JOHNSTOWN - A long-planned project to bring a weather station to the Fulton County Airport is expected to be completed this fall. But local officials are still working with federal officials on its exact location.
County Administrative Officer Jon Stead recently told the Board of Supervisors' Finance Committee that a project to install an Automated Weather Observation Station, or AWOS, at the county airport will be done by the end of the year.
He said the estimated $230,000 AWOS is a 2013 project and is part of the county's current five-year Airport Capital Improvement Plan previously submitted to the Federal Aviation Administration. The FAA is allocating 90 percent of the cost, while the state Department of Transportation is contributing 5 percent. The county's share for the project is $11,500 for the other 5 percent.
The county has for some time considered AWOS, which will provide on-site weather information to pilots using the Route 67 airport.
County Planning Director James Mraz said Monday the AWOS will "probably" be installed this fall. He said the county has asked for an FAA waiver on the site. He said the FAA requires AWOS units, which he described as normally a weather-gathering station on a 30-foot tower, to be 500 feet off of a runway.
But Mraz said in the case of the Fulton County Airport, that would put the AWOS near a hill, down an embankment and in a wooded area. Siting it there would drive up the cost, he said.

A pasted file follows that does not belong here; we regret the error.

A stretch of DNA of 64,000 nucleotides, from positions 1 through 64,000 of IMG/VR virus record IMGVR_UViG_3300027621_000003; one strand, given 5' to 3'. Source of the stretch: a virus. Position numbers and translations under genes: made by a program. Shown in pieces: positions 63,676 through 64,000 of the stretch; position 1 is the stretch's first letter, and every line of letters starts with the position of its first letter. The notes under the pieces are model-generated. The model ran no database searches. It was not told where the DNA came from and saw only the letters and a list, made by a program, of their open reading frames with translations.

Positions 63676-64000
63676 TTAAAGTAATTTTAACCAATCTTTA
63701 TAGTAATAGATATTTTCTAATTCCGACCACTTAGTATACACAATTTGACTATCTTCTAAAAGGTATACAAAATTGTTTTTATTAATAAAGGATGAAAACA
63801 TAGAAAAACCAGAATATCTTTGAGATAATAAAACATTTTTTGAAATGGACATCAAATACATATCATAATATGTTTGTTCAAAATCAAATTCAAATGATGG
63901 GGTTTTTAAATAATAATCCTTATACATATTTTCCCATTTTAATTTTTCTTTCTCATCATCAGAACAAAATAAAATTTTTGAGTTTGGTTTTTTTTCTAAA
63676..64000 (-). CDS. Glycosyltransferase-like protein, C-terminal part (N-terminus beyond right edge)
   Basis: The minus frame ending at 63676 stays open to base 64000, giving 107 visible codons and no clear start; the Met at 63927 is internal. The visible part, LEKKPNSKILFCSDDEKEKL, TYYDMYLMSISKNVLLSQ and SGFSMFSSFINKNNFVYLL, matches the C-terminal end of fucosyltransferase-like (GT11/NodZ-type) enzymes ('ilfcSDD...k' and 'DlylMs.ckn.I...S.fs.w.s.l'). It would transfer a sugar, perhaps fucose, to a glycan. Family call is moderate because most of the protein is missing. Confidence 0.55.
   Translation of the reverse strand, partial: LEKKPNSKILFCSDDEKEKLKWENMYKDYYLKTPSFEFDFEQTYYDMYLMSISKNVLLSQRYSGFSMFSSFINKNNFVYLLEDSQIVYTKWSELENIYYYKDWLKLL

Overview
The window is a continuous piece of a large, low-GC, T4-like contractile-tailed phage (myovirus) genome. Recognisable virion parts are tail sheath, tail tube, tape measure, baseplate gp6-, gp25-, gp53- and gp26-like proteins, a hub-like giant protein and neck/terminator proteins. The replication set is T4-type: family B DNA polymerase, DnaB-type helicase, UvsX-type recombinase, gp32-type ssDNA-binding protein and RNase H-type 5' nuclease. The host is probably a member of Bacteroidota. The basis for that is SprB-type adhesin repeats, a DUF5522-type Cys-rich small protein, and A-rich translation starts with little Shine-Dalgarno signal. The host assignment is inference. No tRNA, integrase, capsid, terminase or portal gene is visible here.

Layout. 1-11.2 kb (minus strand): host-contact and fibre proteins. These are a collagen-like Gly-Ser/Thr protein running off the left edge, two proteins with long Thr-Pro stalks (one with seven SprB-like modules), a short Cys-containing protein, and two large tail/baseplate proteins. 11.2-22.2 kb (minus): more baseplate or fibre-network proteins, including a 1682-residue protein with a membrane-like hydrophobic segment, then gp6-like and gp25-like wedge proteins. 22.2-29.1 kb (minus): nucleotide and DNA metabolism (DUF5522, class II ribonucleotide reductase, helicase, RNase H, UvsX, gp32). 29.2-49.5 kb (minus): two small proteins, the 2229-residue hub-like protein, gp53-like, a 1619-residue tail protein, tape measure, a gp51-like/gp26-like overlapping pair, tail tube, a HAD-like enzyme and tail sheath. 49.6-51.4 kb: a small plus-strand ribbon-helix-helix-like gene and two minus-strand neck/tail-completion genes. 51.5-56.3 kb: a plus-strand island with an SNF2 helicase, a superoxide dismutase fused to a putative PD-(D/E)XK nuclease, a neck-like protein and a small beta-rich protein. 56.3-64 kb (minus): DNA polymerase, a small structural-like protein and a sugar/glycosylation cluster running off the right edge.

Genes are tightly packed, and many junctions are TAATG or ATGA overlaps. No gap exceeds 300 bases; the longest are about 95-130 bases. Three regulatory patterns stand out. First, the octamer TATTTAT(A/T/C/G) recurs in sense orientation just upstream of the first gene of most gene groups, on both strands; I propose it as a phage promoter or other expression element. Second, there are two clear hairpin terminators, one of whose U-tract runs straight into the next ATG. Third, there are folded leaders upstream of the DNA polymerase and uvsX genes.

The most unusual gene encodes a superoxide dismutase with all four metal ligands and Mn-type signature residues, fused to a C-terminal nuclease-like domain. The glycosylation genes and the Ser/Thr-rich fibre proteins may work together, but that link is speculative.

"We want it a shorter distance from the runway to keep the cost down," Mraz said.
Mraz said that in addition to the cost of the AWOS unit and the tower, the county would be responsible for other costs associated with installation. Those costs include site work to install it, a concrete foundation, and tree removal per certain FAA requirements.
Mraz has said pilots using the county airport need accurate weather information to land and take off. He said pilots currently try to get information from someone who happens to be at the airport when they radio in. He said AWOS makes the airport more usable, and with no current AWOS system, there is a public safety concern in the county.
Supervisors last June authorized distribution of a request for qualifications, or RFQs, to eight engineering firms to list a qualification statement. County officials in July deemed McFarland Johnson of Binghamton, Broome County, the most qualified to do design work. The firm submitted a proposal to have the county pay a $29,943 fee for its work.
In a recent report given to the Board of Supervisors; Buildings and Grounds-Highway Committee, Mraz said he met with McFarland Johnson April 4 to discuss the AWOS design and review preliminary cost estimates. Mraz also reported he met with county Information Services Director Perry Lovell to discuss options for providing wireless internet access at the airport, related to the AWOS project.